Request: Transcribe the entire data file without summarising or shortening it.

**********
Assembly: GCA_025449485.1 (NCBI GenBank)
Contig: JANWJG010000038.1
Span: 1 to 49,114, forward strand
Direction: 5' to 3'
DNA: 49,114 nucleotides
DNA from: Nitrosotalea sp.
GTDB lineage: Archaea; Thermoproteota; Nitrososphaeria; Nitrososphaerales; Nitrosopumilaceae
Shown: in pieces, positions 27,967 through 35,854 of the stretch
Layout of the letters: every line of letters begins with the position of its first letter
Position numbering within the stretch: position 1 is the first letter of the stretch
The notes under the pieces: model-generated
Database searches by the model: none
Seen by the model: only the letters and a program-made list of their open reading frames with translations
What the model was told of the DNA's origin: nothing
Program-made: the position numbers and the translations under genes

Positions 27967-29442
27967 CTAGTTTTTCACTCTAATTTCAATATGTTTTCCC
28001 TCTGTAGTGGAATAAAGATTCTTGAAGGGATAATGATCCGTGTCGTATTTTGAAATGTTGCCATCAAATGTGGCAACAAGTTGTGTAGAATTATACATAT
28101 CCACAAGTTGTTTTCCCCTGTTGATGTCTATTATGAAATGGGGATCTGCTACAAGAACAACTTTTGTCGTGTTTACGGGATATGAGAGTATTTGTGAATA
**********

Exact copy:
Assembly: GCA_025449485.1 (NCBI GenBank)
Contig: JANWJG010000038.1
Span: 1 to 49,114, forward strand
Direction: 5' to 3'
DNA: 49,114 nucleotides
DNA from: Nitrosotalea sp.
GTDB lineage: Archaea; Thermoproteota; Nitrososphaeria; Nitrososphaerales; Nitrosopumilaceae
Shown: in pieces, positions 27,967 through 35,854 of the stretch
Layout of the letters: every line of letters begins with the position of its first letter
Position numbering within the stretch: position 1 is the first letter of the stretch
The notes under the pieces: model-generated
Database searches by the model: none
Seen by the model: only the letters and a program-made list of their open reading frames with translations
What the model was told of the DNA's origin: nothing
Program-made: the position numbers and the translations under genes

Positions 27967-29442
27967 CTAGTTTTTCACTCTAATTTCAATATGTTTTCCC
28001 TCTGTAGTGGAATAAAGATTCTTGAAGGGATAATGATCCGTGTCGTATTTTGAAATGTTGCCATCAAATGTGGCAACAAGTTGTGTAGAATTATACATAT
28101 CCACAAGTTGTTTTCCCCTGTTGATGTCTATTATGAAATGGGGATCTGCTACAAGAACAACTTTTGTCGTGTTTACGGGATATGAGAGTATTTGTGAATA